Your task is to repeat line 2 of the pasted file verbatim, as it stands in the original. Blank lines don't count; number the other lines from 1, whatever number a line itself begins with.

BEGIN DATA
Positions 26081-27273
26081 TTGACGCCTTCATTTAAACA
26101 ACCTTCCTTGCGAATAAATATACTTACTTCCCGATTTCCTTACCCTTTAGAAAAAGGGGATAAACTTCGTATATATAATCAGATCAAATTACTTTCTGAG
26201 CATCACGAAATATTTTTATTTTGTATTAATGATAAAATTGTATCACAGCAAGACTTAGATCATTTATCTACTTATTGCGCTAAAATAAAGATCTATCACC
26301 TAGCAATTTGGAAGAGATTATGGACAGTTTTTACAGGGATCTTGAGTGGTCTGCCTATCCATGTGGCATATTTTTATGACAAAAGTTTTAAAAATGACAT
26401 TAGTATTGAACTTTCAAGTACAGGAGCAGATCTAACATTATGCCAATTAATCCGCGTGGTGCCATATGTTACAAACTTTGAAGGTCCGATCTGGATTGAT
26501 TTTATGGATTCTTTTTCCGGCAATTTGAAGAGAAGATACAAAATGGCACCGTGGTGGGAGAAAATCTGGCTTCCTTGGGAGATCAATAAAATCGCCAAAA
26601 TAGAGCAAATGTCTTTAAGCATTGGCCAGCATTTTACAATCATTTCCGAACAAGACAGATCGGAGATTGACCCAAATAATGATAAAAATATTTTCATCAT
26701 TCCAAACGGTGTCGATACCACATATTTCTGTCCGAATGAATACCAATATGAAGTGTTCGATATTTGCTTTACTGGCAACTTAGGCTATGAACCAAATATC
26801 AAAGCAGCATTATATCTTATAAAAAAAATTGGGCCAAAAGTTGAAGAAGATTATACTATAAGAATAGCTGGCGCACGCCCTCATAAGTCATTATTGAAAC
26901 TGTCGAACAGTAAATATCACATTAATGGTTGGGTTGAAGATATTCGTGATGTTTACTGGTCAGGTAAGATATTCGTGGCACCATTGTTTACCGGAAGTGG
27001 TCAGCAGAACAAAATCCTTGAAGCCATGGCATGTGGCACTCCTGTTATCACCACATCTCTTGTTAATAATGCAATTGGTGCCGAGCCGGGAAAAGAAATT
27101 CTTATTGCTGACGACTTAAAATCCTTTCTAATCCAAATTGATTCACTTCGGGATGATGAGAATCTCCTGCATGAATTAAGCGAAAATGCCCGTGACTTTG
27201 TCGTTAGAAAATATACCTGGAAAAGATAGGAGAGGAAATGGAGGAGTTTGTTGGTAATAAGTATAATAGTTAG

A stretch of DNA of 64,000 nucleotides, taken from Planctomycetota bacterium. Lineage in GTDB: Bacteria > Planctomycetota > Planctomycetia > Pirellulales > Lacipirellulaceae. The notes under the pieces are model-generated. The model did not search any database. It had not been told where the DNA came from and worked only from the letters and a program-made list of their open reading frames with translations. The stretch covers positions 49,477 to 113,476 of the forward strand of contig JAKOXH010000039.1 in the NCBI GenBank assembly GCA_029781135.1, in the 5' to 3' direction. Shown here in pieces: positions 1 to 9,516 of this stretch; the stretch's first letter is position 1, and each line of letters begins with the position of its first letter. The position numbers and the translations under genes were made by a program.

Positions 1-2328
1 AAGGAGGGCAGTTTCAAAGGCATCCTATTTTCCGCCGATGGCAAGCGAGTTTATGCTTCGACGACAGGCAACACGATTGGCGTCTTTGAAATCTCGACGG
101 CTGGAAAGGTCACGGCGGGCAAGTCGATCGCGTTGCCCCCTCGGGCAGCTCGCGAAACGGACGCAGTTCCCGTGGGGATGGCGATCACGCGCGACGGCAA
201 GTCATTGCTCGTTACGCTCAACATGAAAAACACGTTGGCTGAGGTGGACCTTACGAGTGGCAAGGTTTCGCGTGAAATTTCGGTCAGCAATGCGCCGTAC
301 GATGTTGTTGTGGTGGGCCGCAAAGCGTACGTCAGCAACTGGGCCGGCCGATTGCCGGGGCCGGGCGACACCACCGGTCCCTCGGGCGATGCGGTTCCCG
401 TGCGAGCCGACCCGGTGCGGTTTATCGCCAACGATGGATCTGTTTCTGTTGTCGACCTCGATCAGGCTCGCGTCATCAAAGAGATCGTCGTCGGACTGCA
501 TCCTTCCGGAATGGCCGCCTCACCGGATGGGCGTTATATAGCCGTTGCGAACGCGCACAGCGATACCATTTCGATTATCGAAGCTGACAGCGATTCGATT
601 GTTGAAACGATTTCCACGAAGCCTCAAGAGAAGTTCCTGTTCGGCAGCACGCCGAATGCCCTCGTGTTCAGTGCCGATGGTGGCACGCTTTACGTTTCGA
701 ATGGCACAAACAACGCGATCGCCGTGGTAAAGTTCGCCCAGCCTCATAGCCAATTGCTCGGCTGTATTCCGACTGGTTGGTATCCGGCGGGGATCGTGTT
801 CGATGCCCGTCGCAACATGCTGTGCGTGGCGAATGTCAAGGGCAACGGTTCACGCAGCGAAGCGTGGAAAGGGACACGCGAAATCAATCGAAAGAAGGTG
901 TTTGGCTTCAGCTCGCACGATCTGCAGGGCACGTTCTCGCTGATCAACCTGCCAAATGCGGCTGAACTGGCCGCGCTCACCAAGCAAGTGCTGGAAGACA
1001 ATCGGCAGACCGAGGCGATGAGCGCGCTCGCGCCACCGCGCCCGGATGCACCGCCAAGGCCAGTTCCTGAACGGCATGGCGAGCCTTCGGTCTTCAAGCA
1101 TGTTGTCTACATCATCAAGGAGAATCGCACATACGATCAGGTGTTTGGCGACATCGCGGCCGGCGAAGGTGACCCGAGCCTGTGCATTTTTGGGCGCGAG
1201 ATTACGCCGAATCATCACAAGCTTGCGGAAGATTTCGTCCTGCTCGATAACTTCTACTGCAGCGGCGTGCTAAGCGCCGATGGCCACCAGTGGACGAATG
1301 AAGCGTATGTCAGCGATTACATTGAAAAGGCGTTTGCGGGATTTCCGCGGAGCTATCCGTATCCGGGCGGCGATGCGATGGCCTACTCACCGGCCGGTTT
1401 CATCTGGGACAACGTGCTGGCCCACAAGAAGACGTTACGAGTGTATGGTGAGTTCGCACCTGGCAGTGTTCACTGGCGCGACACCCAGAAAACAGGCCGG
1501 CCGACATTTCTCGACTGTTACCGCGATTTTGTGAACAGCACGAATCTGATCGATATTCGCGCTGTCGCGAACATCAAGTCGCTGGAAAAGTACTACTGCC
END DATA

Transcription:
26081 TTGACGCCTTCATTTAAACA